Blackhole malware attack spread via 'Your photos' email

Filed Under: Featured, Internet Explorer, Malware, Spam, Vulnerability

Blackhole photo. Image from ShutterstockA malware attack has been spammed out widely via email to internet users, posing as a message about photos.

In the attack, cybercriminals attempt to trick unsuspecting users into opening an attached file in their browser, redirecting them to a webpage hosted on a Russian website that takes advantage of the Blackhole exploit kit.

The notorious Blackhole exploit kit then attempts to infect visiting computers through a wide number of vulnerabilities.

Here's a typical message that has been spammed out - in this case, pretending to come from a LinkedIn user:

Malicious email

Subject: Your Photos

Message body:
Hi,
I have attached your photos to the mail (Open with Internet Explorer)

The attached file has a name of Image_DIG[random number].htm. If you make the mistake of opening the file attachment in your web browser you will see a "please wait" message:

Please wait a moment. You will be forwarded..

Internet Explorer or Mozilla Firefox compatible only

Webpage

Sophos detects this HTML file proactively as Mal/JSRedir-M. What isn't obvious to most computer users is that behind-the-scenes obfuscated JavaScript code is redirecting the user's browser to a Blackhole exploit site.

Obfuscated JavaScript code

More and more of the attacks that the folks at SophosLabs are intercepting involve the Blackhole exploit kit, underlining the importance of keeping your computer's anti-virus software and software patches up-to-date as well as learning to exercise caution about opening unsolicited attachments or clicking on unknown links.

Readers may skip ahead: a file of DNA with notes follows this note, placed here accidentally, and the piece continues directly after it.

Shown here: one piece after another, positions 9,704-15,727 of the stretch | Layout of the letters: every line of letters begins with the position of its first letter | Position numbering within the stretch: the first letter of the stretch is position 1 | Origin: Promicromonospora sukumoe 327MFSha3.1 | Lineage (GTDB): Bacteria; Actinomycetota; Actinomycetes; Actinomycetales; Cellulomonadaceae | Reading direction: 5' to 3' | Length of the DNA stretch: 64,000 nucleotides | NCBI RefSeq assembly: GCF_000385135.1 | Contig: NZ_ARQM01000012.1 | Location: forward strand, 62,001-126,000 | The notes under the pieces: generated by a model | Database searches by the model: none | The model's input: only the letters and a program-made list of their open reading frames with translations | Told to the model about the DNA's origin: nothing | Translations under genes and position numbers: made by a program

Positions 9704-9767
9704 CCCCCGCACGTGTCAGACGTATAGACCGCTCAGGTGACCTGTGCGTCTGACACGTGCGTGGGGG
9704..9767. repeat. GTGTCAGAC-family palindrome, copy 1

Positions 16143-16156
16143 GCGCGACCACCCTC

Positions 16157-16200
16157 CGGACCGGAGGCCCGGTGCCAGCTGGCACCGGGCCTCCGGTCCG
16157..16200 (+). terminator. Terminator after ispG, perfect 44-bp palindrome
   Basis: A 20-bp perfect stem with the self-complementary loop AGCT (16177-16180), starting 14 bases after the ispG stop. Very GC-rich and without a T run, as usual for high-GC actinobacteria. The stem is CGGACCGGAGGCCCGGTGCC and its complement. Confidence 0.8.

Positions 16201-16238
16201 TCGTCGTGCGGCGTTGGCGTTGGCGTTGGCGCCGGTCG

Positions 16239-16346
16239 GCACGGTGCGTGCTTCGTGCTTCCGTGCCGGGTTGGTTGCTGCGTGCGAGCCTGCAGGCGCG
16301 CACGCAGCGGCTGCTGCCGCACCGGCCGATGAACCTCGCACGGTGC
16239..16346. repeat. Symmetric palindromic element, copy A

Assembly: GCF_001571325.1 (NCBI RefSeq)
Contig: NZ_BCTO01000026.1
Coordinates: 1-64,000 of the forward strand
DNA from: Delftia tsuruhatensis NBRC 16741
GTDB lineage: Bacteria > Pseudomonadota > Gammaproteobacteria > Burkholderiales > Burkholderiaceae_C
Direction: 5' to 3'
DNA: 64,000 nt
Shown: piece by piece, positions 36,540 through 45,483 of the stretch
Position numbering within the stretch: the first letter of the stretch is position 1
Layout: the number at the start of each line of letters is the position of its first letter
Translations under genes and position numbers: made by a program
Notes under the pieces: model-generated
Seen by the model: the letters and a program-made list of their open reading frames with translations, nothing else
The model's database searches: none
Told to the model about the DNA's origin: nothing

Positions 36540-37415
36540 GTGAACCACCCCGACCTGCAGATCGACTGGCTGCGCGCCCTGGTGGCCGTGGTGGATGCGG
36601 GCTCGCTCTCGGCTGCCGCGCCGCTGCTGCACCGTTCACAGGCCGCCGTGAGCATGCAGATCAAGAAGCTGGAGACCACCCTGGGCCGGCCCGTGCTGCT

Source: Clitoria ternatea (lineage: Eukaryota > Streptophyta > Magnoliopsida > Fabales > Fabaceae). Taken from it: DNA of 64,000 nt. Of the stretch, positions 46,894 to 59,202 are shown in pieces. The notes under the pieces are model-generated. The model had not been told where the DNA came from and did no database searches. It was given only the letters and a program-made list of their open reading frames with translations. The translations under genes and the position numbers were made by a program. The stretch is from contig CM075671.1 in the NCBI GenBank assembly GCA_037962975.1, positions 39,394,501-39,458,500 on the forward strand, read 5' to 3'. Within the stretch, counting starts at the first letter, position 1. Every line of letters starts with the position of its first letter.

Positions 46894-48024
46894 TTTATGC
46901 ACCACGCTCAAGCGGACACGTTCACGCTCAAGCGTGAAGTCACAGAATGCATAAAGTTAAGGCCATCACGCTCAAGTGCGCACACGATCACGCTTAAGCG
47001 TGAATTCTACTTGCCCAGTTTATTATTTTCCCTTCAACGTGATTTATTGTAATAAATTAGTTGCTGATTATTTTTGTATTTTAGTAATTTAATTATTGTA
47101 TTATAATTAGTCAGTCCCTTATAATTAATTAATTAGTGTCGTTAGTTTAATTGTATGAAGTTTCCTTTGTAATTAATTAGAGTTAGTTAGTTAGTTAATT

Learn more: Exploring the Blackhole exploit kit

Black hole illustration image from Shutterstock.

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2 Responses to Blackhole malware attack spread via 'Your photos' email

  1. Andrew Covarrubias · 725 days ago

    This seems a bit more obvious than some. Attaching what purports to be photos, and then explicitly saying to open them in a web browser rather than a photo editor? That'd set off some warning alarms in my head right away.

    Then again, studies have shown that users like following directions, however arbitrary they may be. A key part of saying "Open with Internet Explorer" is the word "open". Users may see this, and be more likely to open it at all simply because the email said to. Google AdWords doesn't allow ads that say "click here" for this very reason. That being said, I think this was an unintended side-effect, rather than the intention.

  2. kstaxman · 724 days ago

    The most important thing to realize about this as with all other email attacks is to ALWAYS doubt every email you receive. These attacks rely on you doing something without thinking. So doubt everything and check BEFORE you take any action that can compromise your computers security.

    So when that popup comes up saying your infected... doubt it... don't just click on it!

    When that email says you have pictures or anything else that you need to go someplace else to see or download... doubt it... don't just do as you're told and download a file or go to a site you're not sure of!

    All of these types of attacks require you to act before you think... so make a conscious effort to change the natural instinct of acting first and thinking later.

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About the author

Graham Cluley runs his own award-winning computer security blog, and is a veteran of the anti-virus industry having worked for a number of security companies since the early 1990s. Now an independent security analyst, he regularly makes media appearances and gives computer security presentations. Send Graham an email, subscribe to his updates on Facebook, follow him on Twitter and App.net, and circle him on Google Plus for regular updates.